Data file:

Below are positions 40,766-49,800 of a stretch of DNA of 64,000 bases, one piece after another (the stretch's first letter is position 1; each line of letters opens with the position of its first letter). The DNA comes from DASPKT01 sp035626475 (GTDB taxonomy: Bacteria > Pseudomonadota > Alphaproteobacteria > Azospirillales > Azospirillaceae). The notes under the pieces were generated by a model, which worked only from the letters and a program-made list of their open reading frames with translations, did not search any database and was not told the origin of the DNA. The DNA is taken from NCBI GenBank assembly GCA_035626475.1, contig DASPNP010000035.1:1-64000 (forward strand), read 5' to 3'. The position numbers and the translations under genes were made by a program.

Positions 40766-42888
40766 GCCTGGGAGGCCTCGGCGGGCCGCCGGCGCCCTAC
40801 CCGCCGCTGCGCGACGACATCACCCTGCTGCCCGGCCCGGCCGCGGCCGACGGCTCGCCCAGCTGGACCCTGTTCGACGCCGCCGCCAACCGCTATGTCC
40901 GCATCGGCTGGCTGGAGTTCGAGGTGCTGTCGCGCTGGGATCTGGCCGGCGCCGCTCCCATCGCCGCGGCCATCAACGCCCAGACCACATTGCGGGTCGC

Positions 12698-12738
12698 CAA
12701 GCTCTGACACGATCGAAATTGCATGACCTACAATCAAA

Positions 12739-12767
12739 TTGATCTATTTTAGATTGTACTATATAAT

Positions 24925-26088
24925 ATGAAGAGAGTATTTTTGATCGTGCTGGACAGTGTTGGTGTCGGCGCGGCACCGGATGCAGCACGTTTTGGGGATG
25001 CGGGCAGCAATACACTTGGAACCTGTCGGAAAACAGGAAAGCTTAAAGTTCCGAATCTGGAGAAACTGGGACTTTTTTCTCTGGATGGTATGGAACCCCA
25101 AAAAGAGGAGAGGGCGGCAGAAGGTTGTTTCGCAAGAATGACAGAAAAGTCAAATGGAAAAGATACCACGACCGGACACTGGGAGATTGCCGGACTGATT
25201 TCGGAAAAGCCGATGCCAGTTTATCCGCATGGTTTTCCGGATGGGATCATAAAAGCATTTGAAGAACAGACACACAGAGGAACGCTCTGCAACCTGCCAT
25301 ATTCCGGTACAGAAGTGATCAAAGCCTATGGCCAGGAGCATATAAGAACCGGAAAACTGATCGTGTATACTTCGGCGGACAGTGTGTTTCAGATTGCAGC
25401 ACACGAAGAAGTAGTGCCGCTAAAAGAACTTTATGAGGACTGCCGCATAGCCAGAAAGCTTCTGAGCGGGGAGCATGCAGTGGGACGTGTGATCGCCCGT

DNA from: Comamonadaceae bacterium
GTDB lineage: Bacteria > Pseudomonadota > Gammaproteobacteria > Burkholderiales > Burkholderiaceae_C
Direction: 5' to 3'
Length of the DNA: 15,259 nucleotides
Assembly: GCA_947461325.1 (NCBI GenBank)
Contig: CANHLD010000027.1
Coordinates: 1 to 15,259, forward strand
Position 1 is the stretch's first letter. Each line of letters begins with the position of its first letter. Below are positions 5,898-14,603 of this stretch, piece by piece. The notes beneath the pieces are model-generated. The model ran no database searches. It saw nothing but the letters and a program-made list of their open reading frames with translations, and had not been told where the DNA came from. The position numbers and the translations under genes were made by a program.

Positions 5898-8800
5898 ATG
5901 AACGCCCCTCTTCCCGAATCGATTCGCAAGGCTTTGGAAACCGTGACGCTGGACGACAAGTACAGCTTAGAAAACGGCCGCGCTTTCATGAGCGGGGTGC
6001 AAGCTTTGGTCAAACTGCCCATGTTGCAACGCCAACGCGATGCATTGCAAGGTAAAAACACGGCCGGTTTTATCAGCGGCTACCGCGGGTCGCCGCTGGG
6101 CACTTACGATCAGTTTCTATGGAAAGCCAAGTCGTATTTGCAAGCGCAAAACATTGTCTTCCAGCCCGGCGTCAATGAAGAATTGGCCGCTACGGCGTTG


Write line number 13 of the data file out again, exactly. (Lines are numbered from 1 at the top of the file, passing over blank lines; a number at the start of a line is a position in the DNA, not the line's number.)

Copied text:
25001 CGGGCAGCAATACACTTGGAACCTGTCGGAAAACAGGAAAGCTTAAAGTTCCGAATCTGGAGAAACTGGGACTTTTTTCTCTGGATGGTATGGAACCCCA